To reduce the risks of a trade, an investor could purchase a call option. This allows them to benefit from upside moves in the stock while limiting risk to the amount paid for the options. However, buying a call option can also require a significant amount of capital and includes the risk of a 100% loss.
Whenever an option is bought, the maximum risk is always equal to 100% of the amount of spent to purchase the option. Since options cost significantly less than a stock, the risk in dollar terms will be relatively small to own an option.
To further limit the risks of the trade, an investor could use a bull call spread. This strategy consists of buying one call option and selling another at a higher strike price to help pay for the cost of buying the first call. The spread strategy always reduces the risk of an options trade.
This strategy is designed to profit from a gain in the underlying stock’s price but the benefit of avoiding the large up-front capital outlay and downside risk of outright stock ownership. The potential risks and rewards of this strategy are summarized in the chart below.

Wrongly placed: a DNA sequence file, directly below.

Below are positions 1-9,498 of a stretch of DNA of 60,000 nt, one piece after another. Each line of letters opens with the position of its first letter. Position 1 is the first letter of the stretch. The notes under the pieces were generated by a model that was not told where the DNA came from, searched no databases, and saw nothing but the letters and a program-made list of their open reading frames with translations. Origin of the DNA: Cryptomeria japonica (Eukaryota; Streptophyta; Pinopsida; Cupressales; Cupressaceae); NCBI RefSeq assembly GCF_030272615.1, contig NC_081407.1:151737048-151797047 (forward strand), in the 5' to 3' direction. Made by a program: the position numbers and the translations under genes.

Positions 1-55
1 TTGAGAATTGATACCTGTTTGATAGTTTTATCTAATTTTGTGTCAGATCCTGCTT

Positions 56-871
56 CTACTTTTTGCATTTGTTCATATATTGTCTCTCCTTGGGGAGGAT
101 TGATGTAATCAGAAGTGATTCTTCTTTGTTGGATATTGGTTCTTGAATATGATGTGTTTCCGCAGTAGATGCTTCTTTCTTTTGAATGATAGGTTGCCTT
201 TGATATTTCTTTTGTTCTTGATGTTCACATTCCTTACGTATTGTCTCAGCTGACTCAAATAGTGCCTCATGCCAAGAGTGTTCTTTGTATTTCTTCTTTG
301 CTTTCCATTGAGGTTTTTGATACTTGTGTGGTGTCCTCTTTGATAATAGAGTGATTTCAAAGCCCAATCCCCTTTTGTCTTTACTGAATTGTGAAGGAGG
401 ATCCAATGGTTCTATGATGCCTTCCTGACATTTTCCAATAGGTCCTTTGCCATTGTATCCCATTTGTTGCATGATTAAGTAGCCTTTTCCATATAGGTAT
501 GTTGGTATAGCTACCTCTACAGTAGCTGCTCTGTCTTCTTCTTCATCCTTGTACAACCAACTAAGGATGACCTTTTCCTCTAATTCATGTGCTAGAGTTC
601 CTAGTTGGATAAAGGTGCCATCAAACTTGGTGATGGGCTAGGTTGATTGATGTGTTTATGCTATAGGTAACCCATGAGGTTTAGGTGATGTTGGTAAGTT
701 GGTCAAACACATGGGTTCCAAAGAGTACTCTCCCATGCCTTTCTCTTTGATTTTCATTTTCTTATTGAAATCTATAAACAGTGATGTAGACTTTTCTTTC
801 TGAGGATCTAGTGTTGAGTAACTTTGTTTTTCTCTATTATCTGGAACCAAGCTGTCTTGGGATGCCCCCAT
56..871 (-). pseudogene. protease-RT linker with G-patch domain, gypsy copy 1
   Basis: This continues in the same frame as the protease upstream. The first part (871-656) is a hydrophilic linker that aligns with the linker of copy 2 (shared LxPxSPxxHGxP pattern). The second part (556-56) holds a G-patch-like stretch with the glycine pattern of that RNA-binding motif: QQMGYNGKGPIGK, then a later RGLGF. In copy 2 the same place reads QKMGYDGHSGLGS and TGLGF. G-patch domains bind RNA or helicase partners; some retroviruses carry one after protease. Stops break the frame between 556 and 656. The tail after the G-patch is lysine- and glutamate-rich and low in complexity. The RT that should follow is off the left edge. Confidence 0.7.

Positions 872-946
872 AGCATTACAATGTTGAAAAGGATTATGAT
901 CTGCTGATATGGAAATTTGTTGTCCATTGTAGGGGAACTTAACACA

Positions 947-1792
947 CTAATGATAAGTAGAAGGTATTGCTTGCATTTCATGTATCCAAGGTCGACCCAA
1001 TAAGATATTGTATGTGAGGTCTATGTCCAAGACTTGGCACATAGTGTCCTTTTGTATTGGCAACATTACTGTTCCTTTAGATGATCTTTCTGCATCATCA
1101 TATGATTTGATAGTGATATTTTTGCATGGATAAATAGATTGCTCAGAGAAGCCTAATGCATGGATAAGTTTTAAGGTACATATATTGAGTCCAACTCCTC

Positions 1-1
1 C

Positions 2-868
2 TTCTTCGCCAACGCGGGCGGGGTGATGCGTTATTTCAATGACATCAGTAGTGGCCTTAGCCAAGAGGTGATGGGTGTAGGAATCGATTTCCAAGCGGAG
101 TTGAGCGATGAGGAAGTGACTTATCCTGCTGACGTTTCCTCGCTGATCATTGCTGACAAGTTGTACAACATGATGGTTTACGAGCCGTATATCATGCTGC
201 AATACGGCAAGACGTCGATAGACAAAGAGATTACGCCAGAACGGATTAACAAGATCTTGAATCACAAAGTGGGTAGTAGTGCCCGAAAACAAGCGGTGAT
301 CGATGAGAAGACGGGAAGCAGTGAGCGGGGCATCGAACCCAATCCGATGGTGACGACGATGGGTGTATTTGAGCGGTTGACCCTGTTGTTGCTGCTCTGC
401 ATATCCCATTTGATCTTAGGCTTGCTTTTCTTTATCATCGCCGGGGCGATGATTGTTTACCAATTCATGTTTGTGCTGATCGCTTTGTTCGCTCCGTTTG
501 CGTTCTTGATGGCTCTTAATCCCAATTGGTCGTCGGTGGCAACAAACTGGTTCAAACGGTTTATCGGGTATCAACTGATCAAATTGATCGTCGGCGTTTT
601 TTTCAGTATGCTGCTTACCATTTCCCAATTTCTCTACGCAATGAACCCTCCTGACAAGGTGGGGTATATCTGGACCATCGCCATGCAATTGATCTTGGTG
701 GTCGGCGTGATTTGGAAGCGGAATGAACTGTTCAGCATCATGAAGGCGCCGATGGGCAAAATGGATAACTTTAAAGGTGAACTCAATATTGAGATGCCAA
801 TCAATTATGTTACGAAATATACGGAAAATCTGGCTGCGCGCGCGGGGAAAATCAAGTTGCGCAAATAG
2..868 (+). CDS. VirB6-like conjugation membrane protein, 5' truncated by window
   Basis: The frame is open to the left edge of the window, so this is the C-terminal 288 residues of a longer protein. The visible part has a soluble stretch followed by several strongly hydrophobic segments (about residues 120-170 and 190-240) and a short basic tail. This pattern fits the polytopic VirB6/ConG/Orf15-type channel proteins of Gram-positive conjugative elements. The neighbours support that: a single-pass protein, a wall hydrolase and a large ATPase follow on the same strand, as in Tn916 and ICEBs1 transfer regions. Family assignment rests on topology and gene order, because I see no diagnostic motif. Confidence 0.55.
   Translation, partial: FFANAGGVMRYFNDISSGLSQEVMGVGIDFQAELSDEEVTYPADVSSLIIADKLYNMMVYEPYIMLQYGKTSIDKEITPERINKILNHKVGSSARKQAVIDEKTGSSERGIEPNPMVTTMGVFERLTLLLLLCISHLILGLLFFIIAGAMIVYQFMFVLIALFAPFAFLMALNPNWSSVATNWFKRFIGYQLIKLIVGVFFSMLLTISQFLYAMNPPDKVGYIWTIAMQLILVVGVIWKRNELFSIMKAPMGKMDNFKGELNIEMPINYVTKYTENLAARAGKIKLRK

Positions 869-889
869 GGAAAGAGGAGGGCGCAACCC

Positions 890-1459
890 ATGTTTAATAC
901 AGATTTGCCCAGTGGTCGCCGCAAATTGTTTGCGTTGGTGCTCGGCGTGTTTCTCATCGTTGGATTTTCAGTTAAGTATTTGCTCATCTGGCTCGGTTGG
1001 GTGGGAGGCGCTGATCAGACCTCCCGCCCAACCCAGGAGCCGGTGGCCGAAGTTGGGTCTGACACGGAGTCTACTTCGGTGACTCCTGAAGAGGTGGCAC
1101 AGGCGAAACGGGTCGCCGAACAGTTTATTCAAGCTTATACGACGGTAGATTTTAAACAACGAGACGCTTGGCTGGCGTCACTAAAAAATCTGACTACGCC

Source: The Options Industry Council
Both the potential profit and loss for the bull call spread are limited. The maximum loss is equal to the net premium paid when the trade is opened. The maximum profit is limited to the difference between the strike prices, less the debit paid to put on the position.
This strategy could be especially appealing with high priced stocks where the share price and options premiums are often a significant commitment of capital for smaller investors.